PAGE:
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In their penultimate show as co-hosts, Ben and Sam answer listener emails about baseball amnesia, iconic photos, Mike Trout hitting lefty, designing ballparks, and more before reminiscing about how they almost didn’t do email episodes.


  • Ben and Sam discuss Deion Sanders' rap albums thanks to info provided by Meg Rowley, and revisit the mystery of Matt Kemp's albums.

Email Questions[]

  • Andrew: "Philosophical question for the last week. Let's say baseball God will allow you to live out any career you like. You can plot your exact career and accolades as you like. The downside is that, upon finishing that career, you will be struck with a bout of amnesia and have no recollection of it. It will still have happened, and you'll have the videos and press to prove it, but you yourself can not recall any personal details of it, how it felt, and you never will. Do you take the deal? Is it worth anything to live an exciting life if you have no memory of it afterwards?"
  • Tim Livingston: "Let's say Mike Trout did everything he normally does, but some unforeseen occurrence forces him to bat solely from the left side (injury, need for left handed hitting on the team, a dare from a teammate). How long would it take for him to be league average offensively, considering he still has the base running that makes him the all-around standout he is? From the non-numerical side, would he still make an All-Star team and would he get a Top 10 MVP vote?"
  • Justin: "A little late to the Charlie Kershaw contract party, but since you are doing an email show, I have what might be a play index idea. It occurs to me that when I was coming of age, the most exciting AL player (Griffey), the most exciting NL player (Bonds), the iron man (Ripken), and my favourite player (Alou) were all sons of major leaguers. None of these players are the sons of pitchers. In fact, at this moment, the only son of a pitcher I can think of is Adam LaRoche, who ended up being a batter, as did his brother. I just looked up how many father/son pitcher combos there have been, and nobody really jumped out like some of the bats we can all name. If you are throwing contracts at newborn babies just based on who their fathers are, is the safe money on a future Mike Trout Jr. over little Charlie?"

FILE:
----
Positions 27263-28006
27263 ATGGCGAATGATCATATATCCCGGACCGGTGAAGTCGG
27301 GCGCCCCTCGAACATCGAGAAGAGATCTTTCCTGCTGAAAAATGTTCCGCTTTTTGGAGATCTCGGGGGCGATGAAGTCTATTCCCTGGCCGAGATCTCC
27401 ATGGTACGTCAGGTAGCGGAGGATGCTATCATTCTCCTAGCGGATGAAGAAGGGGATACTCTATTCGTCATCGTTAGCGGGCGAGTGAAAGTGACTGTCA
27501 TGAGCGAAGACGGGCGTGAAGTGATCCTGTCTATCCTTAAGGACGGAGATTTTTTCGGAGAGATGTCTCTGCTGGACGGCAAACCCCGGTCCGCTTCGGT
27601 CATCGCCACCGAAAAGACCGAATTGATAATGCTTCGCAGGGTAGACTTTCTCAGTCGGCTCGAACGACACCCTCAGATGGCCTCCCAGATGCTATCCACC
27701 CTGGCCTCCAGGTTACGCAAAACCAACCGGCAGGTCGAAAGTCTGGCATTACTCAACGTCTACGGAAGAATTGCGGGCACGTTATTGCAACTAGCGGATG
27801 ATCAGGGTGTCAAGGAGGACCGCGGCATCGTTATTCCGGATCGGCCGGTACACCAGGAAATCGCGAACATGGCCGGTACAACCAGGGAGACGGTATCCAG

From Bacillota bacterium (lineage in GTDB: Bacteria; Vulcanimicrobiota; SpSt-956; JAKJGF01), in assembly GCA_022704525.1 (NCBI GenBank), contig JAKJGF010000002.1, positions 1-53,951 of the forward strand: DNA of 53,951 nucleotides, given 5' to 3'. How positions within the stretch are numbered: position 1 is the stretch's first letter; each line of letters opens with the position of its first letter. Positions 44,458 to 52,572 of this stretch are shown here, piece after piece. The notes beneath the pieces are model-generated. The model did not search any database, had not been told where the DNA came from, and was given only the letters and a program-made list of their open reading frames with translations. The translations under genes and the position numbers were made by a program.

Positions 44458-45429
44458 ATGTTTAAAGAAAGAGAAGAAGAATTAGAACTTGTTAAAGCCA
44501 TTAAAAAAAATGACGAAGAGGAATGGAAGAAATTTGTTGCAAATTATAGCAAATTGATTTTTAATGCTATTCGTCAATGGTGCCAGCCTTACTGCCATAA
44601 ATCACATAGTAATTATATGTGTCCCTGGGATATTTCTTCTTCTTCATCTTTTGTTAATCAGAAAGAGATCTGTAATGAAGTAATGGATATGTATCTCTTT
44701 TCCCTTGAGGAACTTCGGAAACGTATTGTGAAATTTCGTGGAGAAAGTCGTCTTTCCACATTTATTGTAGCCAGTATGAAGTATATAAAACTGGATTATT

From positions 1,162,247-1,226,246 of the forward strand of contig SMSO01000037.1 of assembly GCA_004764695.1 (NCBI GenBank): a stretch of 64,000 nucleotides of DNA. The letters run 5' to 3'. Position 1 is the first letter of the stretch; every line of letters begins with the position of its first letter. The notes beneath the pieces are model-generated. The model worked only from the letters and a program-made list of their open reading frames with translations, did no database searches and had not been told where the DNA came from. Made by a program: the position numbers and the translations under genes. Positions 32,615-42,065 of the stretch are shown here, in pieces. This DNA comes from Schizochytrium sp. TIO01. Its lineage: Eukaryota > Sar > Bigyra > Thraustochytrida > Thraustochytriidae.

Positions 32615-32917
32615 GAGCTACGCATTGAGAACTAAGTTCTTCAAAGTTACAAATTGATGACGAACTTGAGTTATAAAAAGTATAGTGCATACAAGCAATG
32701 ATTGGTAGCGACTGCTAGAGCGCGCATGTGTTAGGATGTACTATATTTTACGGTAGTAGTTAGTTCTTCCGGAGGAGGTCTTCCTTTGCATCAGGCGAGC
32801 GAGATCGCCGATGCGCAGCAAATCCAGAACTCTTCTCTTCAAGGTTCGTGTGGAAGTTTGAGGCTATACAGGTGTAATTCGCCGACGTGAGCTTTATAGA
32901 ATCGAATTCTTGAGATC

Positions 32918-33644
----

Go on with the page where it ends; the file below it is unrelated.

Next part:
• Darin: "I am revamping my office and I want to include three semi-large iconic photos that represent baseball history and how great the game is. What three photos would you use to represent baseball and how great a game it is?"
  • John: "Suppose you were given free reign to design a baseball stadium for your team. Do you have an overall stadium philosophy? Would you make it pitching-friendly, hitting-friendly, or neutral? Would the outfield wall be symmetrical or would you have it goofy angles (that might add to home advantages as your players would be more familiar with bounces than visiting outfielders). Lots of foul territory or not much? Bullpens in play in foul territory or behind the outfield walls? What special considerations or amenities, if any, would you give to the fans?"

Play Index[]

Sam: "I looked at the best teams' winning percentage and the worst teams' winning percentage over each five-year period going back to 1978." Inspired by the Orioles being the AL's winningest team over the previous five years (.549 winning percentage).


  • Ben and Sam end the episode by reading their own emails in which they discussed their initial plans for the podcast and the listener email episode format. Sam says these are his favorite part of the podcast.
  • One of Sam's answers to the question about iconic photos that represent baseball history interweaves elements of poetic meaning into a famous bench clearing brawl:
    • I'm going Pedro throwing Don Zimmer. I think that the... the... the, I think baseball is mostly a story about aging. Like, mostly why we watch it is that it is, it is us measuring aging without acknowledging it. Uh, we watch players get old. We watch ourselves get older than players. And there is something, there is like there... a career is a unit of measurement that we are comfortable with. And so, Pedro and Don Zimmer, young and old. I think, uh, also there is so many different clashes there, there's... there's the Yankees, there's the Red Sox. There's American-Dominican. There's, you know, young and old. There's great and... and there's great versus baseball bureaucrat. It's like Pedro's the greatest of all time and Don Zimmer is like a short-order cook of baseball. And so, there's that. There's a lot of things going on in that picture (timestamp 39:26).